“Angel of Grief” Photo by Days of K Inspires Audrey


The Bean-nighe’s Cry

The sunlight plays mockingly under the door to our hut. I squeeze my seanair’s hand, but he does not return the gesture. I have failed him. I have lost count of the times I have tried to watch over him through the night to keep him safe from the evil that would take him from me, but every night I fail. I want to say the words that would bring forgiveness, but my mouth is dry and empty. I stand and rub the tear-salted crust from my eyes and brush the dirt from my kirtle. I am slow in my movements and linger at the fire.

The First Night…

I bury my seanair’s sword under the door. The iron blade heavy and cold when I put it into the ground and claw the dirt back over it. I pat the mound until it is flat. It leaves my nails black and I go to the river to clean myself before my seanair comes home for dinner.

But we had seen the bean-nighe that morning, washing my seanair’s blood soaked shirt in the same death-cold river that cleans the black from my white fingers. In the evening, as the darkness encloses our home, the wind carries her scream through the cracks in the stone.

“It’ll be witchcraft, Eithne,” he warns in hushed tones as we sit with our trenchers.

I try to swallow but I feel a piece of turnip sticking in my throat.

“Droch schuil,” I whisper, my words lost in the sound of our breathing.

My seanair and I cross ourselves, but my fingers tremble. I remember the snowy new lamb that fell last week, his mother’s milk dry too soon. The lamb the old women had looked upon, envy glinting in her black eyes, as she moved her small herd to lower pastures.

My blue eyes slide toward the door. A sword is only a thin iron line when buried in the dirt. My seanair readies himself for sleep while I tidy up and bank the peat fire for the night, slipping a hazel twig among the embers. My seanair does not sing or whistle, as is his habit, and there is no thunder as he walks around our hut, no warrior’s gait. The smoke from the fire lingers near the thatch on the roof and I hunch my shoulders to keep the stinging from my eyes. Tears will not save my seanair.

“Eithne,” he calls from his heath bed.

“Yes?” I answer. My feet make a soft shuffle against the dirt floor as I cross to him. I place a candle on the floor near his bed and the light flickers over the lines in his face.

“You must watch over me tonight and see me safe to sunrise,” he instructs, his grey eyes still sharp under his grey eyebrows.

I nod and my fingers find the witch box hidden in the folds of my woolen kirtle. Drust gifted to me last spring, before he left to fight and never came back. I dig my nails into the wood, but it is hard and strong and my nails leave no marks in its shiny surface.

Soon, my seanair’s rolling snores fill the hut and spill out into the moors. I nudge his shoulder with my bare toes and he settles into a quieter sleep. I eye the crack under the door, searching the dark line for movement, but all is silent beyond the hut. The room is warm but I gather my kirtle against my legs, which tremble still.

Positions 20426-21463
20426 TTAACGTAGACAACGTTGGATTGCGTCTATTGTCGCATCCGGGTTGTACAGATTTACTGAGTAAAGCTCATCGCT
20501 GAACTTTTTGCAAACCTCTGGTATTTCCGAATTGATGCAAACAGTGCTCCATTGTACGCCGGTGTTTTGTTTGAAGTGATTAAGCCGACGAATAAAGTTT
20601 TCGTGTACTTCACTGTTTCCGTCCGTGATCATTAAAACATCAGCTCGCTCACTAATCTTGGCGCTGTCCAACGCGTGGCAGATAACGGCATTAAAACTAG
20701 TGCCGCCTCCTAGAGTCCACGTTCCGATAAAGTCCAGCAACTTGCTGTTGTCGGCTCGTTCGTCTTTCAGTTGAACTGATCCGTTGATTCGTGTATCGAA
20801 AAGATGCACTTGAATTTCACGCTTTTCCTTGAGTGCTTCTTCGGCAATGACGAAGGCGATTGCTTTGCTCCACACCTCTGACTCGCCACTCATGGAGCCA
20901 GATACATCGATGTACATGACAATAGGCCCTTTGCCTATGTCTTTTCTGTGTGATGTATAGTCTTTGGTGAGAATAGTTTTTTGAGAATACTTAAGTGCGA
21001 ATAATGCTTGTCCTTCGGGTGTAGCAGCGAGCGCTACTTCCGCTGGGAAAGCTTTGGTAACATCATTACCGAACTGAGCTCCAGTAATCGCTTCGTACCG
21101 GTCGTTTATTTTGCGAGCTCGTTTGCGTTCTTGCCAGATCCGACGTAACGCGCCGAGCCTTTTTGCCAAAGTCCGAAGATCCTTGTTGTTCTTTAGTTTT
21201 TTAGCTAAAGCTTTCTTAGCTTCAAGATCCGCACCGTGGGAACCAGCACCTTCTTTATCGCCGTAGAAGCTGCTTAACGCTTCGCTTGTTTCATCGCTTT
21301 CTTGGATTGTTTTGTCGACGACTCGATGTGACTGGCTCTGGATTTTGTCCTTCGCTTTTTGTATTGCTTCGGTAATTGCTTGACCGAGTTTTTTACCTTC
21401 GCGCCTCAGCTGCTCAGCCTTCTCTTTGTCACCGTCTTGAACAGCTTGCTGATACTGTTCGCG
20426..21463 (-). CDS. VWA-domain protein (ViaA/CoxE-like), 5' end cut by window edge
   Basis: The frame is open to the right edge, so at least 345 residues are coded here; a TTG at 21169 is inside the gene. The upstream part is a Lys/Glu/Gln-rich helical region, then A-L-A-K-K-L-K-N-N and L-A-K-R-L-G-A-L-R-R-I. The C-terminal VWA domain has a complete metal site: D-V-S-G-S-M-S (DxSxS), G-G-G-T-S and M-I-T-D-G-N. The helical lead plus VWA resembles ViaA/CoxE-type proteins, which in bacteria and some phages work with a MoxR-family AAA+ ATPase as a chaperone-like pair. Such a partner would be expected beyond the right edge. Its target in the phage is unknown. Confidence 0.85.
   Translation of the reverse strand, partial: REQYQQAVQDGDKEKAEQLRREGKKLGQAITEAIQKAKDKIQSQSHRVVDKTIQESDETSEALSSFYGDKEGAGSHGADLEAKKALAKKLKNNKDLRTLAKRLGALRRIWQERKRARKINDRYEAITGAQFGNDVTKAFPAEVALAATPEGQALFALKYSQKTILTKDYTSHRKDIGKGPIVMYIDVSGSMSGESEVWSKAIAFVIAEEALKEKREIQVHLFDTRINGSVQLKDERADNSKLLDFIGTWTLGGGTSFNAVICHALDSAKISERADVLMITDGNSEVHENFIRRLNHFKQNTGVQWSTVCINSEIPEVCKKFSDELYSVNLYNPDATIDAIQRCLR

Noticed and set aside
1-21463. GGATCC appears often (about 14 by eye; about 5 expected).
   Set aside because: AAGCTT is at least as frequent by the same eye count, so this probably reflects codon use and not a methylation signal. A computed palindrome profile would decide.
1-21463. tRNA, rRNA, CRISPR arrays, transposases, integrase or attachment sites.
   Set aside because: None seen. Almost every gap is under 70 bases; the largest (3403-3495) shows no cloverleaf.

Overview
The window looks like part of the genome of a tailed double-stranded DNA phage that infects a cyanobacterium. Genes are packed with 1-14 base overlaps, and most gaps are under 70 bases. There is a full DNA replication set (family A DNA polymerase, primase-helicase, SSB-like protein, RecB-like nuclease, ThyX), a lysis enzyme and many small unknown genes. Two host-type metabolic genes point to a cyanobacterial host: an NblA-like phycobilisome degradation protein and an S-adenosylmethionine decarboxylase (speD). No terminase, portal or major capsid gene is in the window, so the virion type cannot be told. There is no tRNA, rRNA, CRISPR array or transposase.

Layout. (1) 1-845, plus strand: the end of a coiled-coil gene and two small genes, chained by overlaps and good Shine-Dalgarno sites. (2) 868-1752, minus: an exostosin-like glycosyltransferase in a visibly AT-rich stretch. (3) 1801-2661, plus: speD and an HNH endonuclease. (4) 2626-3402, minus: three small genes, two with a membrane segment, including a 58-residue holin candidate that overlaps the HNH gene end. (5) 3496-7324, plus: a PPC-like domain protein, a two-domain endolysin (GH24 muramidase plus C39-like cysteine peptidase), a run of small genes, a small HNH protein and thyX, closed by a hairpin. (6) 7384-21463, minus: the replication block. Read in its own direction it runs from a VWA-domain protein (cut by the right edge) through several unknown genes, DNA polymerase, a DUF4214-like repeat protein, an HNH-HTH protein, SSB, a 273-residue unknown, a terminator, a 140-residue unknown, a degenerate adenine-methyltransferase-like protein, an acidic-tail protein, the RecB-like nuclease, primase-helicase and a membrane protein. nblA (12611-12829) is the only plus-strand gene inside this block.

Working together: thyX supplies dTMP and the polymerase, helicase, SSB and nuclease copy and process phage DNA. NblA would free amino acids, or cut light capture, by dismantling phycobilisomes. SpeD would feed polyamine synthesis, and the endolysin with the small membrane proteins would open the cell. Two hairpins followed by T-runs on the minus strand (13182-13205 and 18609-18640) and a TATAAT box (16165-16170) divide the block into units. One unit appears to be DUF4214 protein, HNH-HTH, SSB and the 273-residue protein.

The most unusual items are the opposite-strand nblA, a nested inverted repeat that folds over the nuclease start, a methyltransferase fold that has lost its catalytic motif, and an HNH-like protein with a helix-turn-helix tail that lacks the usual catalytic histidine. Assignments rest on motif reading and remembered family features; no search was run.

The night stretches on and I watch the crack and listen to my seanair’s snores. My eyes are heavy with dreams and I let them slip shut. I pinch my arm hard and I am awake again. I stretch my legs against the prickles and my witch box tumbles off my lap and rolls into the fire. When I try to leap to save it, something shimmers in the blackness under the door and the smoke from the fire fills my lungs. My candle flickers out. I cough and collapse back to the floor. All I can see is black.

The sun is burning a line of golden light under the door and I can hear the blackbirds. This is what wakes me.

I turn to my seanair, who lies next to me among the heath. I cannot shake him awake. I jerk his arm again and again. His stiff body slides in the branches but he does not wake. I can feel tears on my cheeks.

I should bury him, a deep grave on the moors with his sword across his breast. I should place a rough stone to mark the spot until I can have one carved in his honor. I should find a traveling priest to speak the right words to send his soul to Heaven. My clenched teeth break through my cheek and I taste blood. I should have stayed awake.


Stay tuned for extra content this week from Anne. This month we’re posting extra short stories on Halloween. Join us next month when we post four more tales on a new prompt.

For more amazing photos by Days of K, please visit her Flickr page (http://www.flickr.com/photos/daysofk/). Photograph © Copyright, Days of K 2012. All rights reserved. Used with permission.


About Audrey Goshorn

I'm a writer of (mostly YA) sci-fi, fantasy, and paranormal fiction. Also, I can make paper snowflakes with dinosaurs in them.

2 thoughts on ““Angel of Grief” Photo by Days of K Inspires Audrey

  1. See! I told you sleep was for the weak! Excellent setting. I recall you doing much research for this one. 😀

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